Nick Fury, the famed agent and then director of S.H.I.E.L.D. gets the 60th-anniversary one-shot treatment written by Al Ewing that draws on the multiple eras of the character that brings with it the nostalgia factor that really helps in celebrating the legacy of Nick Fury while at the same time, putting the spotlight on Nick Fury Jr. who’s modeled after his MCU counterpart. The one-shot follows Fury doing his best to keep the Zodiac Key away from S.C.O.R.P.I.O. and this is where the one-shot finds its footing as we get to witness such classic eras from Fury such as the Jim Steranko-era and the World War II stories to where it sets up a confrontation between Fury Jr. and S.C.O.R.P.I.O. that could set the current Marvel Universe look more like the MCU. It’s clear that Ewing has a great appreciation for everything Marvel but this one-shot prefers style over substance which does more harm than good. Some of the current Marvel or MCU fans will enjoy this, But I would take the classic Steranko stories over this any day. Sorry, but it’s the truth.

  • 75

    Multiversity Comics

    Al Ewing is, unsurprisingly to some, at it again with an expert use of storytelling structure. Working within the bounds of both modern spy fiction and those of earlier decades (most notably those toward the start of Marvel), he jumps between decades as if it was the most obvious approach in the world, diving into both the serious elements and the more ridiculous ones of various different eras.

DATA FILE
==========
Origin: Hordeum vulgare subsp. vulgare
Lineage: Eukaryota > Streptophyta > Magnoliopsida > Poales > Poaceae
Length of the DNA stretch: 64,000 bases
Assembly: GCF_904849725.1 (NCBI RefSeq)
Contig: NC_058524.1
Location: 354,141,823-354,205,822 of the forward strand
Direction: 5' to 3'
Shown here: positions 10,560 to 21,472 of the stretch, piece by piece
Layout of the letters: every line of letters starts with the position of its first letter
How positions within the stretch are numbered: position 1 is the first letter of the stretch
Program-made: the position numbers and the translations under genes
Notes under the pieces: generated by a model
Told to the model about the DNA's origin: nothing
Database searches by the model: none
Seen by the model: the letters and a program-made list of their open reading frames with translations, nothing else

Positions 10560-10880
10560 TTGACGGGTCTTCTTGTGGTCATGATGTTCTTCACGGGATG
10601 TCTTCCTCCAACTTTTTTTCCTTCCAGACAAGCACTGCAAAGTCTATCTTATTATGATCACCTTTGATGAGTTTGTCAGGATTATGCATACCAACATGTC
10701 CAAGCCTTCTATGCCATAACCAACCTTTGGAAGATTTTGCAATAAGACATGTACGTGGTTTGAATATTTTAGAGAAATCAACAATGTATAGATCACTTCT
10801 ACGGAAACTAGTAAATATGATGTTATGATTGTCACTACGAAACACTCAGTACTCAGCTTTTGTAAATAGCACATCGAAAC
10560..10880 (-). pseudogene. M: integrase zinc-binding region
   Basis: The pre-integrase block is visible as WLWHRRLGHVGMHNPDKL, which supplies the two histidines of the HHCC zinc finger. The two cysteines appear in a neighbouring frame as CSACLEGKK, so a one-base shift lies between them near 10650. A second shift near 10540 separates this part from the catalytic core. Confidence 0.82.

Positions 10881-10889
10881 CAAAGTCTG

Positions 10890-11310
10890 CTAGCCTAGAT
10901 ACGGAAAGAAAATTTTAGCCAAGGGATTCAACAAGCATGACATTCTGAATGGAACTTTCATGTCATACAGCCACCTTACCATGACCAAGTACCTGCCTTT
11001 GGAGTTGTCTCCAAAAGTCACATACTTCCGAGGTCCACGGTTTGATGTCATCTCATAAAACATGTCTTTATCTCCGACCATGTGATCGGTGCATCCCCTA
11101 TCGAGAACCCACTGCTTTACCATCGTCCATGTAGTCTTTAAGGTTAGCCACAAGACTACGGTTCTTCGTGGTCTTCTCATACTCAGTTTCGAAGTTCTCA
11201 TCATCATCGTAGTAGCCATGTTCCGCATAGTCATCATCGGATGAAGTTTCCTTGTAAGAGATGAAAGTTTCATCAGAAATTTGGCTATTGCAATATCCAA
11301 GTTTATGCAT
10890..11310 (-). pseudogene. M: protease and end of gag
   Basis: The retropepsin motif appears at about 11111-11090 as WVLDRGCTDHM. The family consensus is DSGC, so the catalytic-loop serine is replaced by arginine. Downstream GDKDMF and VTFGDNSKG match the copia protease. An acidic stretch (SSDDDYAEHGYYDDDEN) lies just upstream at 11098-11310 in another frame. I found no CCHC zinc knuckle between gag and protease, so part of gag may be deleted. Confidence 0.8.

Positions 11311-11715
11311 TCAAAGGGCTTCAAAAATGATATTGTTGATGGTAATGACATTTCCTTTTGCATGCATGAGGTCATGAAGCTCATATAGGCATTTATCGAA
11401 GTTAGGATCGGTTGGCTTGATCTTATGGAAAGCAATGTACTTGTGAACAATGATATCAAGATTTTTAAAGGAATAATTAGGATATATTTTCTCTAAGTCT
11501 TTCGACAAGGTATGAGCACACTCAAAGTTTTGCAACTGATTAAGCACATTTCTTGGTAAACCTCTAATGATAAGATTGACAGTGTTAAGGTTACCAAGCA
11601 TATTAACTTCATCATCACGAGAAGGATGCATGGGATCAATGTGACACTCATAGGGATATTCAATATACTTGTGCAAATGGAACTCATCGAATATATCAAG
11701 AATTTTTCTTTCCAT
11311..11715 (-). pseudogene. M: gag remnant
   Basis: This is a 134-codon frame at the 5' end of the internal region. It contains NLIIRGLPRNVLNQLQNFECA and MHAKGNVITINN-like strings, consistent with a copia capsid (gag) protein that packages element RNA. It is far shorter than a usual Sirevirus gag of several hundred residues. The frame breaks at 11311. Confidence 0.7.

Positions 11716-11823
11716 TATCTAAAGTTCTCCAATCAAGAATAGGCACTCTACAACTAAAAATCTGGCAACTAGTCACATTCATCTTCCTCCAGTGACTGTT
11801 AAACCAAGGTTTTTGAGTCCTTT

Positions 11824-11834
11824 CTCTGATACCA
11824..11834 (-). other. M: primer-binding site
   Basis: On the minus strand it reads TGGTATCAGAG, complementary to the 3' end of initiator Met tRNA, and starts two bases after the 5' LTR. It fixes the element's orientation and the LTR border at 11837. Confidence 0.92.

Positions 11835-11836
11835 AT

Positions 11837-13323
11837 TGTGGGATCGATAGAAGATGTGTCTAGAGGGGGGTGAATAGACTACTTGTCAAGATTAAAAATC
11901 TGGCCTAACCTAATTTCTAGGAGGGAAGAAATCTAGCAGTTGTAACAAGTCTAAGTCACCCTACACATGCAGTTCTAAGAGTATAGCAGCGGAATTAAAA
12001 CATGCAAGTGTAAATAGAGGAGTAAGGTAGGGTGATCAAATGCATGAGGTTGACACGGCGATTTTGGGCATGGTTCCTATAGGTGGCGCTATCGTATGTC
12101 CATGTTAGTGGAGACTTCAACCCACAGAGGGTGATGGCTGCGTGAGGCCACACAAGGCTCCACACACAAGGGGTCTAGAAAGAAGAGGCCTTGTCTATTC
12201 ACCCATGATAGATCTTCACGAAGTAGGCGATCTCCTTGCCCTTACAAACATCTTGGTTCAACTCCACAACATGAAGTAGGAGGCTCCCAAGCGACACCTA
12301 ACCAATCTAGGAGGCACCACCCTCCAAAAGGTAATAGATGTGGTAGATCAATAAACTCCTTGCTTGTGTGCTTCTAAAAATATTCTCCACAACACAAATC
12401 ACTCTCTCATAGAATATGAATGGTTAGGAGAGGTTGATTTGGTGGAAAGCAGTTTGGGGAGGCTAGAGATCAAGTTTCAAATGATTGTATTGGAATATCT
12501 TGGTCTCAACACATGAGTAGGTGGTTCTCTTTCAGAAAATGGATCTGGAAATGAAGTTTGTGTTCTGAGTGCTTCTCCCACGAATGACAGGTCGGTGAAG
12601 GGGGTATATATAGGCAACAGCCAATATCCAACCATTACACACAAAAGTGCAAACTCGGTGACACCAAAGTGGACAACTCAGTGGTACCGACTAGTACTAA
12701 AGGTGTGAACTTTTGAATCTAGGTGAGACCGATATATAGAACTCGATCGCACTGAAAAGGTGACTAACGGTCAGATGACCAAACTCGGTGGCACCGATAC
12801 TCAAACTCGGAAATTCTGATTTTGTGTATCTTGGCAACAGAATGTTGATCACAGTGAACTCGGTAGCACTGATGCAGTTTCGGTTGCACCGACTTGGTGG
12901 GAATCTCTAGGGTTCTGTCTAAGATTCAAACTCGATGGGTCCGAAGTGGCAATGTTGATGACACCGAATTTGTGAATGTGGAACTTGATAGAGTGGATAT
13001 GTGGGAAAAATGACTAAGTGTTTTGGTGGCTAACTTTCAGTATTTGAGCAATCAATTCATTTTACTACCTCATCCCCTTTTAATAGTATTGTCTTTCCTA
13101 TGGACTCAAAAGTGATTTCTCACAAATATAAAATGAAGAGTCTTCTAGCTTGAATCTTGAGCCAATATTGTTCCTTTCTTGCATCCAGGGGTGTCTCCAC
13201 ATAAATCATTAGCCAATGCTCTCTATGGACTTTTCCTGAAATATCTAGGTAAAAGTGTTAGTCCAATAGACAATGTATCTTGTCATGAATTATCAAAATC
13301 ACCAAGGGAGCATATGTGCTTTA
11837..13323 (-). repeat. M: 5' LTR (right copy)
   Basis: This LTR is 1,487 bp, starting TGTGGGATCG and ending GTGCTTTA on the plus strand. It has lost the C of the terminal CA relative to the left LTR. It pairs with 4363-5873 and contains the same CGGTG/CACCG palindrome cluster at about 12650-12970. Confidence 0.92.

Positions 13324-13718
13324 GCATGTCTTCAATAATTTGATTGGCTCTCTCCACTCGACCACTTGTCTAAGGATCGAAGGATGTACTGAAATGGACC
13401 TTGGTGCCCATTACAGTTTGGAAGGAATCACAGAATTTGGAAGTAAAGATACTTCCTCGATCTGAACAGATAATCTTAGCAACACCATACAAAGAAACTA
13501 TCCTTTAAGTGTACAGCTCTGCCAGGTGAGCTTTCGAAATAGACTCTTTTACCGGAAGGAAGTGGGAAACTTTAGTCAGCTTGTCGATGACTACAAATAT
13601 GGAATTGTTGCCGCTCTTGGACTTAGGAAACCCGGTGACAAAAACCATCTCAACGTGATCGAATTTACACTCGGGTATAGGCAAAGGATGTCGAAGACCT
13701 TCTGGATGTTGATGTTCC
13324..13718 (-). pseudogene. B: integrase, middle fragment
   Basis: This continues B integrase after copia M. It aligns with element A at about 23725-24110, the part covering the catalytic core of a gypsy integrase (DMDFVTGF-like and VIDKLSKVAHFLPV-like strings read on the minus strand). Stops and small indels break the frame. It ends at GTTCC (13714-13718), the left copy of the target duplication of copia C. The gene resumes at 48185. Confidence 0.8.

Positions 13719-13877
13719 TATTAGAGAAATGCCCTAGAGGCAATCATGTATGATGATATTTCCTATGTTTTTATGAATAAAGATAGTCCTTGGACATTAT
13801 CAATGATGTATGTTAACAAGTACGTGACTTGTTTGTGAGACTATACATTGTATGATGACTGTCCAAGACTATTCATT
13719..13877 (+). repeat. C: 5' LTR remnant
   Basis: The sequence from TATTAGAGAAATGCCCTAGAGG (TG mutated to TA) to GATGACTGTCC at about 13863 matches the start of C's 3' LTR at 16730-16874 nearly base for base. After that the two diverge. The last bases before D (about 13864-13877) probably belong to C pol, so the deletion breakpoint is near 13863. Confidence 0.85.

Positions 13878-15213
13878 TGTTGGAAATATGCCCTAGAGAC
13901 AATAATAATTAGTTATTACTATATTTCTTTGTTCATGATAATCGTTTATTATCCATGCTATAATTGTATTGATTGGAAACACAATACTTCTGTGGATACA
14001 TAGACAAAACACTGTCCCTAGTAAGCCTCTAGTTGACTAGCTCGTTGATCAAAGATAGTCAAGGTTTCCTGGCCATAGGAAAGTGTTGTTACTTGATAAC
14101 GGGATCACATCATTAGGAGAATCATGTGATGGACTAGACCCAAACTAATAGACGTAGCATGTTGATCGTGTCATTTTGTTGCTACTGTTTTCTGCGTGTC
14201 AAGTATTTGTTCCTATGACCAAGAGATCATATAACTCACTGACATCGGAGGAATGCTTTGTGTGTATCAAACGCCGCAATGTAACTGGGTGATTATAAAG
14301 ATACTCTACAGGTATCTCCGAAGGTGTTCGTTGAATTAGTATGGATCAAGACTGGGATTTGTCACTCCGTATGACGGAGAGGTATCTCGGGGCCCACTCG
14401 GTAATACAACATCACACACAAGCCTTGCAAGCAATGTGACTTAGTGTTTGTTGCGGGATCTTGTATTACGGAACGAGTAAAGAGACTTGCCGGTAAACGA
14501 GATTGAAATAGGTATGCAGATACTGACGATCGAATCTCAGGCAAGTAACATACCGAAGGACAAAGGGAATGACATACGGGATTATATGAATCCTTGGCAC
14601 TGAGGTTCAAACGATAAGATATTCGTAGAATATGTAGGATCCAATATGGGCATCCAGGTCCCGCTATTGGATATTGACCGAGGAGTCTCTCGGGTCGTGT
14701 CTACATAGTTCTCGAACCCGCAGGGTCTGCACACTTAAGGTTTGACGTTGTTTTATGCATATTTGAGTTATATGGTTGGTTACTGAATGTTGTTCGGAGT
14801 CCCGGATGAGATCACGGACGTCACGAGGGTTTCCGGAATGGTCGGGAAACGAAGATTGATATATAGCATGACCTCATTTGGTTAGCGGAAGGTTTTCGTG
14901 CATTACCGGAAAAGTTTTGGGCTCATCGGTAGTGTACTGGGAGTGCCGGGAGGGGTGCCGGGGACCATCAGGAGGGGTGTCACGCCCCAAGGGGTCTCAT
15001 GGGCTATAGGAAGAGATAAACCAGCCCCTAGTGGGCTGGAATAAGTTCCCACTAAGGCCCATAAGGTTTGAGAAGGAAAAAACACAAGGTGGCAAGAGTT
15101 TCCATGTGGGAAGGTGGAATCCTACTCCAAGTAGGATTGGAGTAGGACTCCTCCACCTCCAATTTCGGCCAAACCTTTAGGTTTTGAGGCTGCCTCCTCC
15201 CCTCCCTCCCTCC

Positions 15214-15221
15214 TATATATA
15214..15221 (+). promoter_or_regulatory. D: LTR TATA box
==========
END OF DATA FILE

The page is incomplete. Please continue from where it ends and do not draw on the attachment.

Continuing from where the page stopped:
Despite being the only colorist on the book, Jordie Bellaire’s style is so diverse that she could easily have been three or four different people and it would be difficult to tell. With each part of “Fury” #1, she gives a different palette and focus. The first pages concentrate on both the artificial light giving shadows and the very colorful effects of S.C.O.R.P.I.O.’s armaments, melding the mundane and the fantastic. This style is more muted in the final section, but still similar, taking elements of the other eras to feel as a story of both Fury men. The sixties are much brighter, especially in gunfights, using dots of color and bright splashes on the one hand, and darker shadows down away from combat. Meanwhile, the coloration on the forties feels grittier, using heavy shadows in the night, but also more simplistic colors in broad daylight, as if emulating the color styles of earlier eras. The harsh reds, oranges, and yellows stand out against the silhouettes of soldiers, while the green blasts of the occult artifact feel amongst as though they belong to another story entirely, fitting into the vibe of not being what the group of soldiers usually handles.